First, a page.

Orders to U.S. factories fell in January for a second straight month, but a key category that signals business investment plans rebounded. That could be an indication that businesses are becoming more confident.
Factory orders dipped 0.7 percent in January, the Commerce Department reported Thursday. That followed an even bigger 2 percent decline in December, which was a larger decrease than first reported and the biggest decline since July. The weakness in both months was led by large declines in demand for commercial aircraft.
Orders for core capital goods, a proxy for business investment, rose 1.5 percent in January, recovering after a 1.6 percent drop in December.
Demand for durable goods, items expected to last at least three years, were down 1 percent in January, while non-durable goods orders slipped 0.4 percent.
The estimate for durable goods was unchanged from a preliminary report. The weakness reflected a 20.2 percent plunge in orders for commercial aircraft, a drop that followed an even bigger 22.3 percent fall in December. Orders for motor vehicles and parts fell 0.9 percent, the second straight decline. Analysts say weakness in this area will be reversed given expectations for continued gains in new-car sales.
Orders for primary metals, such as iron, steel and aluminum, dropped 1.2 percent, while demand for machinery was down 0.7 percent and computer orders fell 46 percent.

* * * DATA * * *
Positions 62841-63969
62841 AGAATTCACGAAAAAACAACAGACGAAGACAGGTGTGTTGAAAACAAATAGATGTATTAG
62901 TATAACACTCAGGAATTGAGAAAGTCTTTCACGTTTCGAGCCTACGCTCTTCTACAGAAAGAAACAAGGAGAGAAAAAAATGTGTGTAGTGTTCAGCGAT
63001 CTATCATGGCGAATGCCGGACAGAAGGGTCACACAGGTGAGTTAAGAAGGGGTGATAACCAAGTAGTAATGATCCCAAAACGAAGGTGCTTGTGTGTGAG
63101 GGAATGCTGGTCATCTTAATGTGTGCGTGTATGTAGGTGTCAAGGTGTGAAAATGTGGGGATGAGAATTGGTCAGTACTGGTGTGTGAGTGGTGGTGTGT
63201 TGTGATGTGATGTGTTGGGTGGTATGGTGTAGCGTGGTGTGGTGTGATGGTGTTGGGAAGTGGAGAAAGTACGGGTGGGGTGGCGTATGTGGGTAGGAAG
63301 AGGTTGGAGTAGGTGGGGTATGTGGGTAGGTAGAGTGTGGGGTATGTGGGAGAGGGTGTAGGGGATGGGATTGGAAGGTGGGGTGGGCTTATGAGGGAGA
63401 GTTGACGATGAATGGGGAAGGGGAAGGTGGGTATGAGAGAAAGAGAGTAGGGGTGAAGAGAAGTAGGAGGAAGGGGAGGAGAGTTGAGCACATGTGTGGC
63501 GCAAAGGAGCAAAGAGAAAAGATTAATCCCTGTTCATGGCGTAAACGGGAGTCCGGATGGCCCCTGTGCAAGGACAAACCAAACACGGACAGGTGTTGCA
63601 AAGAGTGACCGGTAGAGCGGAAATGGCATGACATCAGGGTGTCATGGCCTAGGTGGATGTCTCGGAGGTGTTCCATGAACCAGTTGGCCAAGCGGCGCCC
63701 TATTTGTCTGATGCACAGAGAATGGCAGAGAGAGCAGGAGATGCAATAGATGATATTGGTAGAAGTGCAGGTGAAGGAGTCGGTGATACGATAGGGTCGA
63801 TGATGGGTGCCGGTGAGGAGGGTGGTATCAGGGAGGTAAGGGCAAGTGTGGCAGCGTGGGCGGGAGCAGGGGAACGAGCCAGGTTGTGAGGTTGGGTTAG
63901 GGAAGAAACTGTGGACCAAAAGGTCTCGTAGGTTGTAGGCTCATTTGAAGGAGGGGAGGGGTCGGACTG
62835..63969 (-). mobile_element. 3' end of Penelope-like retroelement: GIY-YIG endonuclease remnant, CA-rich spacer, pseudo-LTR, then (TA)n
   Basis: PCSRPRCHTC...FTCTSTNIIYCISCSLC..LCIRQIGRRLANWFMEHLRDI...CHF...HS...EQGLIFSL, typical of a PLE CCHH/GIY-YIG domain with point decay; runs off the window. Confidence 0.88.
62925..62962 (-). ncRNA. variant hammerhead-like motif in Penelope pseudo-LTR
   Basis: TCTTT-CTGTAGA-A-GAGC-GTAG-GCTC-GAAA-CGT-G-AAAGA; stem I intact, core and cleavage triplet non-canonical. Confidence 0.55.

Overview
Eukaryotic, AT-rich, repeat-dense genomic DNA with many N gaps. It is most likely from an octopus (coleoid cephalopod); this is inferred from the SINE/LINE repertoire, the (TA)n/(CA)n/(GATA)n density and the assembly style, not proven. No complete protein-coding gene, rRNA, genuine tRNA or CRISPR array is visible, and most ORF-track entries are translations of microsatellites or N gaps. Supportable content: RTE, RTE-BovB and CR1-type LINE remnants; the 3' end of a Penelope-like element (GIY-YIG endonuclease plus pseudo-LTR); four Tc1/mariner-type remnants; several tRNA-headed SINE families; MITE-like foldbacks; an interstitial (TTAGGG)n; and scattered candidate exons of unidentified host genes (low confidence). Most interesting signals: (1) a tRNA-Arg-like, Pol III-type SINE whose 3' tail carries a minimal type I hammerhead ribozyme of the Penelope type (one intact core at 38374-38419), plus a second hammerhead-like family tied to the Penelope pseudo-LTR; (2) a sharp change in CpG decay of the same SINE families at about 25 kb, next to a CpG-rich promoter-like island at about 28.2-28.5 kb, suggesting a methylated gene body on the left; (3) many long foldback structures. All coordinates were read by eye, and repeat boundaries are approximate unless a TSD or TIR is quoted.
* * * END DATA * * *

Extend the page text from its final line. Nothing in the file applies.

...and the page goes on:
Many economists say that manufacturing has gone through a soft patch but will be emerging to stronger growth in coming months.
That expectation is based on the view that the overall economy, after slowing in the final three months of last year and the first quarter this year, will rebound to stronger growth. Many economists are forecasting that the economy, as measured by the gross domestic product, could expand at an annual rate of around 3 percent in 2014, up significantly from last year’s 1.9 percent gain.
Last year, growth was held back by higher taxes, which dampened consumer demand, and across-the-board spending cuts by the federal government. It is estimated those two factors cut growth by about 1.5 percentage points. However, those adverse impacts are now waning. With the labor market expected to keep expanding, the hope is that growth will reach the fastest pace since before the 2007-2009 recession.
The Institute for Supply Management, a group of purchasing managers, reported Monday that its closely watched manufacturing gauge rose to 53.2 in February, up from 51.3 in January.
The increase only partly reversed a five-point drop in January, but economists were encouraged that the direction was positive. Any reading above 50 indicates manufacturing is expanding.
For February, the index rose in part because of an increase in both new and backlogged orders. There was strength in other areas as well. Four of the 18 industries that are tracked by the survey reported growth.